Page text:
Stagnant Europe Entering 2015

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While this year is promising for many, especially Americans who have a steadily improving job market to search for new opportunities, the outlook on the new year is hardly better in Europe today than it was a year ago. As far as Europe is concerned, 2014 went down in history as the year of squandered hopes for a recovery. I have lost track of all the forecasts that predicted “the” recovery take-off during last year, though it would be valuable for future reference to collect all the “squandered hopes” forecasts. There is a lot to be learned from the serial failures of econometrics-based forecasting during 2014.

The reason why Europe is nowhere near a recovery is that its political leadership is doing absolutely nothing to address the fundamental structural problem of their economy. The welfare state is still in place and its austerity policies have been driven by an urge to save the welfare state – make it slimmer and more affordable – so that it can fit inside a smaller economy with high unemployment and weak tax revenues. But it is precisely these efforts that have escalated the current crisis to a level where – as I explain in my book – it has now become a permanent state of economic affairs.

So long as Europe’s leaders refuse to acknowledge the nature of the economic crisis, they will continue to inject the patient with the medicine that perpetuates the illness.

There are some lights in the tunnel, for sure. The Greek economy has, of late, shown signs of transitioning from an almost unreal ratcheting down into an economic depression to a state that is at least a little bit promising. Its vital macroeconomic signs indicate stagnation rather than decline, which is hardly something to write home about, but good news for people who on average have lost 25 percent of their income, their jobs, and their standard of living since the beginning of the Great Recession.

Sadly, just as the Greeks were being given an opportunity to catch their breath, their elected officials went ahead and caused an early parliamentary election to be held in late January. If current opinion polls are correct, the next prime minister will be Mr. Tsirpas of the Syriza party – a radical socialist group that considers deceased Venezuelan president Hugo Chavez and his authoritarian government a good role model.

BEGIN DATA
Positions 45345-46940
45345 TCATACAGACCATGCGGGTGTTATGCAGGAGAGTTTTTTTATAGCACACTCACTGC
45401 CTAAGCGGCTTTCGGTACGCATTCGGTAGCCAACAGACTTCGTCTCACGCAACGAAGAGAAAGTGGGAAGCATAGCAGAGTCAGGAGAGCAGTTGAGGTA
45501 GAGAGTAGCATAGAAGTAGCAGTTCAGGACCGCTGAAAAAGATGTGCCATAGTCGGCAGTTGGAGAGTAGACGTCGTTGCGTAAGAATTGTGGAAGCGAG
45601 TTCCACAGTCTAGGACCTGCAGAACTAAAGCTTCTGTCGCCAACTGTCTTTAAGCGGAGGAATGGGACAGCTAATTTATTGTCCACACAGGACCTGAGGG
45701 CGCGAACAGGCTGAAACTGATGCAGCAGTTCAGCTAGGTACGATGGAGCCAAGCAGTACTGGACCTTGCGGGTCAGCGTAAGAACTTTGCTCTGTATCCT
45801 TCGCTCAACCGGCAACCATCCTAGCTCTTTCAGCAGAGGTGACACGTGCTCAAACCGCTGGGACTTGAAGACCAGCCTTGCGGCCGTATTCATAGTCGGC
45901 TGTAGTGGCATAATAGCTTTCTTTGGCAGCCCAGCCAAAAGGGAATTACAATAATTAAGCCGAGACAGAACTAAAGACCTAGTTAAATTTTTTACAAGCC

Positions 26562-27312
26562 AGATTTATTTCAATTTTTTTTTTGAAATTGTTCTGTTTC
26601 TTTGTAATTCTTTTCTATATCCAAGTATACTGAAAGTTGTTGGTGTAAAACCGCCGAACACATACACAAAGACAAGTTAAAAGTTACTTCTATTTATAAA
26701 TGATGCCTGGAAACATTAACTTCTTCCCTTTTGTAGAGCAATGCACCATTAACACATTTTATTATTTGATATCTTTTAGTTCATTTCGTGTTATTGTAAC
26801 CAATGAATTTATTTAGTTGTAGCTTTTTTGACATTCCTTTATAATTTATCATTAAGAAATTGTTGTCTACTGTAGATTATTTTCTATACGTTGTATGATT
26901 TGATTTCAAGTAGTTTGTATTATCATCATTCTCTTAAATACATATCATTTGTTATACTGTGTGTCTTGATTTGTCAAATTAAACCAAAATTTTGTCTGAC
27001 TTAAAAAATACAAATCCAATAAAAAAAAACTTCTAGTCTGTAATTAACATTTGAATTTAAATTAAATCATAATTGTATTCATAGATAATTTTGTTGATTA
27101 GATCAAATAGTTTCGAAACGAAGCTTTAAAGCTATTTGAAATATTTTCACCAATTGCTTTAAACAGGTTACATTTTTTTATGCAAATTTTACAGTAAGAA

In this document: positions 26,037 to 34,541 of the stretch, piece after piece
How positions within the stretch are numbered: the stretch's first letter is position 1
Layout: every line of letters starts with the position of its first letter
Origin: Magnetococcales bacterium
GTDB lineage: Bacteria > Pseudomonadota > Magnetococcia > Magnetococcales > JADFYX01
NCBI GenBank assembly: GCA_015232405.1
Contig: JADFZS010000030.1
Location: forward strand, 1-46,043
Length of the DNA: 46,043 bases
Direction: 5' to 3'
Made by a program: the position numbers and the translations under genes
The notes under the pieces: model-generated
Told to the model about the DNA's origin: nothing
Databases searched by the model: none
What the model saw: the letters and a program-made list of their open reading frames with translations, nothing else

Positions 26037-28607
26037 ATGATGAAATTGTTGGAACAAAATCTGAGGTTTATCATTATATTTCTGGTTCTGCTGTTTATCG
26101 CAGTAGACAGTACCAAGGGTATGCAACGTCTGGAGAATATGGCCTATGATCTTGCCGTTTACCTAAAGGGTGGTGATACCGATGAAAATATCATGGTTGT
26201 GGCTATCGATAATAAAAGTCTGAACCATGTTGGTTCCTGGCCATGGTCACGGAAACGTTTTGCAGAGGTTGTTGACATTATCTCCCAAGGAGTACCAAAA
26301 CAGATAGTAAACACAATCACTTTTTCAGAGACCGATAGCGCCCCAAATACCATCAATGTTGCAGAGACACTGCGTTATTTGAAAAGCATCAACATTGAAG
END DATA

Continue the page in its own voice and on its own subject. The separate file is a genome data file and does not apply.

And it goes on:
Greece does not need an economic model that has caused high unemployment, eradicated property rights and brought about 63 percent inflation. Greece needs major free-market reforms, thoughtfully executed and coupled with growth-generating tax cuts.

But Greece is not the only EU member state that is struggling. France is going nowhere, and going there fast. The socialists in charge in Paris stick to their tax-to-the-max policies, which is part of the reason why the country is going into 2015 with record-high unemployment. Economic forecasters, perhaps burned by last year’s irresponsibly positive predictions, now expect a 0.4-percent increase in real GDP for 2015. That is much more realistic.

Overall, when predicting Europe’s future, one should not ask “when is the economy going to recover?” but “what reasons do the European economy have to start growing again?”.

Again, there is not much positive to look forward to for our European friends. However, it is better to talk about things the way they are, and then find a solution to the problems thus identified, than to pretend that everything is really not what it really is.

Europe has a lot of potential. It could join us here in America and restore prosperity, hope and opportunity for the entire industrialized world. If Europe chooses to do so, we have a future to look forward to that is almost unimaginably positive.

If, on the other hand, Europe’s political leaders stick to their statist guns, their continent will continue on its current path to becoming the next Latin America. It will no longer be even close to comparison with the United States, whose economy will continue its ho-hum economic recovery through 2015 and 2016. Beyond that, it depends entirely on who is elected president next year. If it is a Republican friendly to Capitalism, like Rand Paul or Mitt Romney, we will know for certain that there will be good, growth-promoting tax and spending reforms. A more mainstream-oriented Jeb Bush or Chris Christie would also be good, but not only second-tier good.

Even a fiscally conservative Democrat would be preferable to the kind of leadership they have in Europe.

Hopefully, there can be some libertarian-inspired change for the better in Britain thanks to the seemingly unstoppable UKIP. Maybe – just maybe – that could inspire a surge of support for libertarian ideas elsewhere in Europe.